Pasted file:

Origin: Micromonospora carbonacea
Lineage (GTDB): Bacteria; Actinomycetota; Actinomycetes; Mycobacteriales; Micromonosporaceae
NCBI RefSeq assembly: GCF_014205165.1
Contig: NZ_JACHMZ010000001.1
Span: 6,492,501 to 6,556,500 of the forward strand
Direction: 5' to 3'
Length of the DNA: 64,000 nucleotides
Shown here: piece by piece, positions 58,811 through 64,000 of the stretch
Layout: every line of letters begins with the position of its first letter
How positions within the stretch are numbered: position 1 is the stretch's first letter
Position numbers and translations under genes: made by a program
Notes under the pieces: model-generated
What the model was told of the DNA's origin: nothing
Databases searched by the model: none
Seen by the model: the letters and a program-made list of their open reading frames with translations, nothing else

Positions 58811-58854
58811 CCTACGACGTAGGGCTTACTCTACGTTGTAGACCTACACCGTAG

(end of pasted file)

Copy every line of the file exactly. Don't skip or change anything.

Origin: Micromonospora carbonacea
Lineage (GTDB): Bacteria; Actinomycetota; Actinomycetes; Mycobacteriales; Micromonosporaceae
NCBI RefSeq assembly: GCF_014205165.1
Contig: NZ_JACHMZ010000001.1
Span: 6,492,501 to 6,556,500 of the forward strand
Direction: 5' to 3'
Length of the DNA: 64,000 nucleotides
Shown here: piece by piece, positions 58,811 through 64,000 of the stretch
Layout: every line of letters begins with the position of its first letter
How positions within the stretch are numbered: position 1 is the stretch's first letter
Position numbers and translations under genes: made by a program
Notes under the pieces: model-generated
What the model was told of the DNA's origin: nothing
Databases searched by the model: none
Seen by the model: the letters and a program-made list of their open reading frames with translations, nothing else

Positions 58811-58854
58811 CCTACGACGTAGGGCTTACTCTACGTTGTAGACCTACACCGTAG